Bootleg authority Tom Schultheiss has speculated that the recording industry is not really hurt by bootleggers because fans who collect bootlegs buy everything an artist's legitimate record company issues anyway.(note 169) He even proposes that some bootlegs help the recording industry by broadening public interest in a particular musician and by preserving historic performances that may be technically imperfect.(note 170)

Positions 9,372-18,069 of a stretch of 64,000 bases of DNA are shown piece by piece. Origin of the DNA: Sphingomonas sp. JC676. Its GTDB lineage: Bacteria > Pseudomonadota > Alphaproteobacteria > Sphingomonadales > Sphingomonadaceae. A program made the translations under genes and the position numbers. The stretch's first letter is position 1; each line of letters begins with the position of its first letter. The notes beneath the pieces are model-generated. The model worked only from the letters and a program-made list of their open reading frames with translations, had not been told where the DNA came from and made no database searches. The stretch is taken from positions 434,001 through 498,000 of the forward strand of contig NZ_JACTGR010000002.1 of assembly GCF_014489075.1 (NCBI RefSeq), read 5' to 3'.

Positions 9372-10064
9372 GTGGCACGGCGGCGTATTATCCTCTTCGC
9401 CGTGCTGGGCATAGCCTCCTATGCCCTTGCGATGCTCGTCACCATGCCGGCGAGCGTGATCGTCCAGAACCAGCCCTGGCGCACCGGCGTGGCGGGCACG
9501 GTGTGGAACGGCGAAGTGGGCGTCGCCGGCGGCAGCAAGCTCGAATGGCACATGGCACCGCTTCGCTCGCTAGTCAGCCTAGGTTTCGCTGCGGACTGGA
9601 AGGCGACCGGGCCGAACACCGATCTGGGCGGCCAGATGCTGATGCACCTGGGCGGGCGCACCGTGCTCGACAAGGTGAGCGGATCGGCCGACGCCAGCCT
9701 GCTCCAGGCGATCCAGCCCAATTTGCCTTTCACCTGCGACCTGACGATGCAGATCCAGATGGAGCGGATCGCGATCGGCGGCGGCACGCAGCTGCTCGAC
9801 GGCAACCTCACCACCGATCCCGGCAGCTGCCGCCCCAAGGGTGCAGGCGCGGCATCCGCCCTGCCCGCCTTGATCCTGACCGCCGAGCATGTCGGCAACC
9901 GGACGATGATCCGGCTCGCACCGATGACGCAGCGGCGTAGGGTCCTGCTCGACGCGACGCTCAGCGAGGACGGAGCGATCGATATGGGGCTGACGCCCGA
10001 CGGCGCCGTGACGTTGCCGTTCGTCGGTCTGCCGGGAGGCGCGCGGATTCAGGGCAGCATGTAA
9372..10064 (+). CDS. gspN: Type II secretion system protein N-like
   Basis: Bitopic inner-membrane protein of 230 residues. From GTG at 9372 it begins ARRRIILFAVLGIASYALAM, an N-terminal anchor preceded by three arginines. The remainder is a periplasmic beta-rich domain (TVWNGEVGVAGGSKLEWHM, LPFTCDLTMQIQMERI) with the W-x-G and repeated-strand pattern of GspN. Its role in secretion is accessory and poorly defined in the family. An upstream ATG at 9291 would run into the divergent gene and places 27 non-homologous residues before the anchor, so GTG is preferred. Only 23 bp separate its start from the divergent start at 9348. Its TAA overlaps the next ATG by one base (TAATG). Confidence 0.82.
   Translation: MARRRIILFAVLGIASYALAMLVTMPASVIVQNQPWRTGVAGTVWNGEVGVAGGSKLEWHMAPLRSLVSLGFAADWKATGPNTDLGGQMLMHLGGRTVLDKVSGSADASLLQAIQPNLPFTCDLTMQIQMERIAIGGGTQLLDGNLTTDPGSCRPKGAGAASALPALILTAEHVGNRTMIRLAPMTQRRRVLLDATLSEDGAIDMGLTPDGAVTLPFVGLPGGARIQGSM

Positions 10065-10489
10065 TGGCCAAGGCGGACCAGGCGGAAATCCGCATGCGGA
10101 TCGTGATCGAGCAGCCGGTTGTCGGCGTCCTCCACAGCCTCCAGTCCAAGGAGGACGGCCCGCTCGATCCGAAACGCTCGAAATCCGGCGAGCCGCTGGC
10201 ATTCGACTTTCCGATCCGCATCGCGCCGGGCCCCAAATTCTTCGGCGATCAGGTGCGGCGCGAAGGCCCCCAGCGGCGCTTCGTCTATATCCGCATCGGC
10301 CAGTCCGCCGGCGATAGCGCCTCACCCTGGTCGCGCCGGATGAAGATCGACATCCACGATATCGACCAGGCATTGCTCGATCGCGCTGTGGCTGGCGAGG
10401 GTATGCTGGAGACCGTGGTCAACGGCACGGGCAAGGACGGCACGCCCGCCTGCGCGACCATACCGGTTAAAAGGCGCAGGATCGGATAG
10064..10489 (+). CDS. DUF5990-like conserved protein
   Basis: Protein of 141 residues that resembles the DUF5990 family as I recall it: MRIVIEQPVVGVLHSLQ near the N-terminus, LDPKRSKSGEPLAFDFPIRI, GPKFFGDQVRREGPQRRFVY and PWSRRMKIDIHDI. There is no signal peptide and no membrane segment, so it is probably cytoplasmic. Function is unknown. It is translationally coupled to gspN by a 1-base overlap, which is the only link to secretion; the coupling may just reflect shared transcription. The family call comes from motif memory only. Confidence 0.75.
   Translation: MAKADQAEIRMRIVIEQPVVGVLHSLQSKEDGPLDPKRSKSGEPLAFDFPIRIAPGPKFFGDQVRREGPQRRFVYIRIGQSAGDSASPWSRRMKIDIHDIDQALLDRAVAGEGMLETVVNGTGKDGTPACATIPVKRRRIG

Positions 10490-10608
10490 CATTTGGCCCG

The argument may have some merit, but refutations are easy as well. The Who's most infamous concert is preserved, but the band certainly cannot be happy that it is on an album called Stampede. The Presley estate is probably glad that even Presley's rarest recordings are treasured by fans, but it is undoubtedly not pleased that there is a bootleg called Elvis' Greatest Shit!(note 171) Still, attitudes on bootlegs vary widely among artists. The Grateful Dead, a California-based band that perennially sets attendance records at its concerts but records albums infrequently, allows fans to tape their concerts and even provides special areas for them to do so.(note 172) This encouragement is not an endorsement of the bootleg industry but an attempt to promote tape trading among fans rather than bootleg selling by outsiders. "It's fine with us if tapes are swapped, shared or traded-as long as it's not done for money," said Grateful Dead spokesman Dennis McNally.(note 173) Other bands such as Metallica(note 174) and the Mission(note 175) have also invited fans to tape concerts. At the other end of the tolerance spectrum is Live-Aid organizer Bob Geldof, who once said that purchasers of bootleg cassettes from Indonesia of the Live-Aid concerts were literally killing the Ethiopian refugees for whom proceeds from the concerts were intended.(note 176) On a slightly less hysterical note, a successful early-1990s rock band from Seattle, Nirvana, announced it would no longer perform unreleased songs in concert for fear of bootlegging.(note 177)